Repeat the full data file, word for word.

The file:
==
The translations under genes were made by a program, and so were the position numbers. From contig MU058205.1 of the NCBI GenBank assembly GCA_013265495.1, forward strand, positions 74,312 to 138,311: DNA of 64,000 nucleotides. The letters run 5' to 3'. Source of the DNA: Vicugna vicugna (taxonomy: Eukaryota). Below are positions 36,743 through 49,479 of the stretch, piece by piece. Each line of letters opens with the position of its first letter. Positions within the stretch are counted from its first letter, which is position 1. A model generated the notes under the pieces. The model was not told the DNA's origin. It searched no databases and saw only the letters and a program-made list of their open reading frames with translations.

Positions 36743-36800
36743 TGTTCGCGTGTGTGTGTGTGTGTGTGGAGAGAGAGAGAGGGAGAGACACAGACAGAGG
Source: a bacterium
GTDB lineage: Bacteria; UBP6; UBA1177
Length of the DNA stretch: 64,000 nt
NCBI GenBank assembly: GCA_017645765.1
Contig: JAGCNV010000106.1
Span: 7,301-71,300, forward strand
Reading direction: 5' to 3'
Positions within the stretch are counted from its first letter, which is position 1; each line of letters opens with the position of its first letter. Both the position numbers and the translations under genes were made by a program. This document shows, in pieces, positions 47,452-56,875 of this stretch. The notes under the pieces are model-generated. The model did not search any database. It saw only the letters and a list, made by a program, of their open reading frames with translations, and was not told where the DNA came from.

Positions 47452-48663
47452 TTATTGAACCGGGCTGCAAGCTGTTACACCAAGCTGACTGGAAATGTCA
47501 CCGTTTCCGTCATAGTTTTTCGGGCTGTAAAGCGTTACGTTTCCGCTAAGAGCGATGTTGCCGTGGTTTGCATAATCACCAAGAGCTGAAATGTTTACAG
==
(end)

The translations under genes were made by a program, and so were the position numbers. From contig MU058205.1 of the NCBI GenBank assembly GCA_013265495.1, forward strand, positions 74,312 to 138,311: DNA of 64,000 nucleotides. The letters run 5' to 3'. Source of the DNA: Vicugna vicugna (taxonomy: Eukaryota). Below are positions 36,743 through 49,479 of the stretch, piece by piece. Each line of letters opens with the position of its first letter. Positions within the stretch are counted from its first letter, which is position 1. A model generated the notes under the pieces. The model was not told the DNA's origin. It searched no databases and saw only the letters and a program-made list of their open reading frames with translations.

Positions 36743-36800
36743 TGTTCGCGTGTGTGTGTGTGTGTGTGGAGAGAGAGAGAGGGAGAGACACAGACAGAGG
Source: a bacterium
GTDB lineage: Bacteria; UBP6; UBA1177
Length of the DNA stretch: 64,000 nt
NCBI GenBank assembly: GCA_017645765.1
Contig: JAGCNV010000106.1
Span: 7,301-71,300, forward strand
Reading direction: 5' to 3'
Positions within the stretch are counted from its first letter, which is position 1; each line of letters opens with the position of its first letter. Both the position numbers and the translations under genes were made by a program. This document shows, in pieces, positions 47,452-56,875 of this stretch. The notes under the pieces are model-generated. The model did not search any database. It saw only the letters and a list, made by a program, of their open reading frames with translations, and was not told where the DNA came from.

Positions 47452-48663
47452 TTATTGAACCGGGCTGCAAGCTGTTACACCAAGCTGACTGGAAATGTCA
47501 CCGTTTCCGTCATAGTTTTTCGGGCTGTAAAGCGTTACGTTTCCGCTAAGAGCGATGTTGCCGTGGTTTGCATAATCACCAAGAGCTGAAATGTTTACAG